CITES (Convention on International Trade in Endangered Species of Wild Fauna and Flora), a. List technique, b. The permits system

CITES addresses the specific problem of the demand for endangered species of wild fauna and flora who are tradable or possess a commercial value, regulating the trade of wildlife species. It represents a successful case of a universal MEA, showing one of the largest records of ratifications. It can be claimed that CITES has reached the goal set in the treaty on safeguarding endangered species, many of which have their habitats in developing countries (regarded as ‘producers’).

This success has led to a potential extension of the regime to other species not contemplated in other regimes. From a compliance standpoint, the main tool used by CITES has been the institution of trade restrictions through certain bureaucratic obstacles, preventing unregistered trade exchanges of allowed

Biodiversity 257 transactions in protected species. In relation to compliance, CITES shows a number of initiatives and regulatory techniques best exemplified by the ‘list technique’.

This consist in the obligations taken under the treaty that apply to certain species and/or spaces which are normally listed in the appendix to the agreement. The list is not static and can be periodically updated to mirror the evolution and understanding of the circumstances surrounding the environmental problem. More complex models are also available, which imply the adoption of specific lists with obligations applicable to different species or spaces.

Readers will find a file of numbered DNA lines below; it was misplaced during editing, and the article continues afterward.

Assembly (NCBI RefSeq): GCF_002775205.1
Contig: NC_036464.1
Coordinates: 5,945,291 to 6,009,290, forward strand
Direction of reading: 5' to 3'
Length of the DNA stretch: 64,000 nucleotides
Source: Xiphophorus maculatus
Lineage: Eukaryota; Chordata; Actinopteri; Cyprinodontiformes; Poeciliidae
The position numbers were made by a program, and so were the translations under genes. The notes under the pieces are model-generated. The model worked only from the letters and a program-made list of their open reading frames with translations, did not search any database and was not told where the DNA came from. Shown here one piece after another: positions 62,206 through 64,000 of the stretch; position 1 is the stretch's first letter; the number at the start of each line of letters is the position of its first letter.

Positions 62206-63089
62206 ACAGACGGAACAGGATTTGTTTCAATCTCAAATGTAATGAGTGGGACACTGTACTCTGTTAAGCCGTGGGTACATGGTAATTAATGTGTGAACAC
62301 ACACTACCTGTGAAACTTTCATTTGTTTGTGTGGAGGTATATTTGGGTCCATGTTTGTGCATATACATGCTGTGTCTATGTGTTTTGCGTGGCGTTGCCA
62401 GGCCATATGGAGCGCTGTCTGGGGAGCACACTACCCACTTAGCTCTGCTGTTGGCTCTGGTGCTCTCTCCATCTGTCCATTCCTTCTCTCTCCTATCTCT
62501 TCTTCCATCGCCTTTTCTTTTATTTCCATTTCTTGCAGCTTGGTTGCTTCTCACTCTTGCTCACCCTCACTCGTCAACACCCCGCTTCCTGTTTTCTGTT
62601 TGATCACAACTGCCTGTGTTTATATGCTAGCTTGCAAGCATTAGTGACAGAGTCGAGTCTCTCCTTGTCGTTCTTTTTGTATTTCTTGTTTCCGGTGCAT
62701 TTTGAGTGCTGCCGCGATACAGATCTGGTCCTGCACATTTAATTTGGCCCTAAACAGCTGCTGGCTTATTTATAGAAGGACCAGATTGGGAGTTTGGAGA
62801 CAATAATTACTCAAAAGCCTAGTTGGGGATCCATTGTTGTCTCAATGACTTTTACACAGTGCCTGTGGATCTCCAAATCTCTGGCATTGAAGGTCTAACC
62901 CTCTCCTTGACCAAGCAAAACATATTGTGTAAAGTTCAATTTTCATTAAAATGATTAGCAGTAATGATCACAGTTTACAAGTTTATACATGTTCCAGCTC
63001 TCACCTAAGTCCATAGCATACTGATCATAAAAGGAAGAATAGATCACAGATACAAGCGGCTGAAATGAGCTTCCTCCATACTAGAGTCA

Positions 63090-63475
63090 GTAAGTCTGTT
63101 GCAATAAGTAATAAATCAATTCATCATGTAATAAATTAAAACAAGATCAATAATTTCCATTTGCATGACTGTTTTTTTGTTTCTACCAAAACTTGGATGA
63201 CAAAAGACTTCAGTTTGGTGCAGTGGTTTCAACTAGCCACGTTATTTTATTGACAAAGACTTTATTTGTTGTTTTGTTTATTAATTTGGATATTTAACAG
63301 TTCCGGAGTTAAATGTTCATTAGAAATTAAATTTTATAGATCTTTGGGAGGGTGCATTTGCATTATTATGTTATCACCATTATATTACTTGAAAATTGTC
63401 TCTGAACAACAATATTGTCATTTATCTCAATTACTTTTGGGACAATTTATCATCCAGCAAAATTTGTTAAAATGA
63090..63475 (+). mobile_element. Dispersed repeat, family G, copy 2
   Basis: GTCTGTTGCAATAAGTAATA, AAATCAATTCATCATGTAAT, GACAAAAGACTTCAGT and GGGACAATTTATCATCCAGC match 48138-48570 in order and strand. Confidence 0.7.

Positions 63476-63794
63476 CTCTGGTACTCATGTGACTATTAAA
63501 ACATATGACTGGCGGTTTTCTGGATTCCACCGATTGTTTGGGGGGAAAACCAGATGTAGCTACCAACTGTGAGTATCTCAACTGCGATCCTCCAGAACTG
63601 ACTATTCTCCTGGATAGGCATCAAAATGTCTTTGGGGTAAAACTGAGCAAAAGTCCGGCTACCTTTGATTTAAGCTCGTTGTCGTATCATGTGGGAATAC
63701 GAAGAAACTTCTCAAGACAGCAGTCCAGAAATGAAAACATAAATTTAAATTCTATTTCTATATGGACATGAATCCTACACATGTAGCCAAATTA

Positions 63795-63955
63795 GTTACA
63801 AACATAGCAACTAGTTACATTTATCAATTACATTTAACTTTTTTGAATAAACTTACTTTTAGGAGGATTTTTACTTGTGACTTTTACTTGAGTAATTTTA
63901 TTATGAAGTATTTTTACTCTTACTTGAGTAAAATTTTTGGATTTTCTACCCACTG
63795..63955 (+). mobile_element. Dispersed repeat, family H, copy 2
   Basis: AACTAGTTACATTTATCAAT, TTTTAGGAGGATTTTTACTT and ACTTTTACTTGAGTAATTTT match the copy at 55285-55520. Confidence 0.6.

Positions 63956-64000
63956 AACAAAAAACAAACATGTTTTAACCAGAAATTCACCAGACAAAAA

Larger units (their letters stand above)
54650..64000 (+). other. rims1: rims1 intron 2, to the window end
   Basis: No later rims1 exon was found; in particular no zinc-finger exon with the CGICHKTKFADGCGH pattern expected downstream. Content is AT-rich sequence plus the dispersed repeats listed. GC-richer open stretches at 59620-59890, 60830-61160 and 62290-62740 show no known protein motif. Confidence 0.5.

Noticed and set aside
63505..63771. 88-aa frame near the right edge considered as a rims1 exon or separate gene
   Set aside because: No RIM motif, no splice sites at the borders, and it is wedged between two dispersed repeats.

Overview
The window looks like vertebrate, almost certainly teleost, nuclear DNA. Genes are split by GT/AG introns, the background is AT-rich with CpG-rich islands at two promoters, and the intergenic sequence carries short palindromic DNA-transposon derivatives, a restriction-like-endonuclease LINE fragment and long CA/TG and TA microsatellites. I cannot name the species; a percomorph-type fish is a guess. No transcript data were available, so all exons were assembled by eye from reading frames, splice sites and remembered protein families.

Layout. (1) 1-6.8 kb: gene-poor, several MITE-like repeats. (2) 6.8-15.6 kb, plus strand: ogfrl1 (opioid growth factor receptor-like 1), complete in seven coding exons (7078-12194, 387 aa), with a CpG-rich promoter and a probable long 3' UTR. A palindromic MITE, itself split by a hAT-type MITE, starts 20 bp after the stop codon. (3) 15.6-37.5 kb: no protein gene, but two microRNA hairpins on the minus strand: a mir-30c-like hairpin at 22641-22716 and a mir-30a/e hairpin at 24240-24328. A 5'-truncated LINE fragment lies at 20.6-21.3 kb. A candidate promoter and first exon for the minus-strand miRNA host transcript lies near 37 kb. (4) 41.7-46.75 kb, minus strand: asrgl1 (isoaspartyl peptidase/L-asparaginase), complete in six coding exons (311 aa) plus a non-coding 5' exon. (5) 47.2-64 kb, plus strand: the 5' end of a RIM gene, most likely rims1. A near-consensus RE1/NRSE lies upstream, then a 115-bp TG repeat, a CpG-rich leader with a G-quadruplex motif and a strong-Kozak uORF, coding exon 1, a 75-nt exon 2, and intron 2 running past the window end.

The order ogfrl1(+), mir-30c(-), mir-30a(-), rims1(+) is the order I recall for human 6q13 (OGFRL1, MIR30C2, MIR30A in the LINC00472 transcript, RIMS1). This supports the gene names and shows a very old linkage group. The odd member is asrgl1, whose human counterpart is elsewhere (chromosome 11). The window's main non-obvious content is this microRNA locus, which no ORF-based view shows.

CITES sets up a Conference of the Parties (COP), which also monitors compliance. The institutional framework is completed by two treaty bodies created by the COP: a Plants Committee and an Animals Committee, whose memberships represent the main countries involved - namely, developing countries. The scope of the protection includes both plants and animals (alive or dead) as well as ‘any readily recognizable part or derivative thereof, which applies to the trades of rhino horns or elephant tusks.[1]

One may argue that the effectiveness of this MEA resides in the simplification observed in terms of substantive duties imposed on States as there are but a few clear obligations. The main one is the establishment of a ‘Management Authority’ and a ‘Scientific Authority’. This double-headed system is tasked with the administration of the permit system described below. Another substantive obligation, common to other MEAs, is the reporting system: each Party should submit annual reports to the Secretariat, accounting for the number and types of permits granted, and bi-annual reports about ‘legislative, regulatory, and administrative measures taken to enforce the provisions of the Convention’. The third substantive obligation consists in the duty of each party to follow the procedures concerning the documentation on the three appendices of protected species (the ‘lists’).

a List technique

CITES comprises three lists in Appendices I, II and III; however, the obligations relating to trade in specimens of the species listed in each of them are different. Appendix I refers to species subject to a prohibition of trade with some exceptions, including ‘all species threatened by trade’ (art. 11(1)). In order to trade species included in Appendix I, a trader must obtain both an export and an import permit.

Species contained in Appendix II of CITES are those that may become threatened in the future without trade controls (art. 11(2)). Appendix III covers species ‘which any Party identifies as being subject to regulation within its jurisdiction for the purpose of preventing or restricting exportation’ (art. 11(3)).

The species of Appendix II are at risk of becoming endangered if trade is not controlled. With regard to species listed in Appendix III, CITES establishes a system that fosters and facilitates the assistance of State parties in the implementation of the regulation.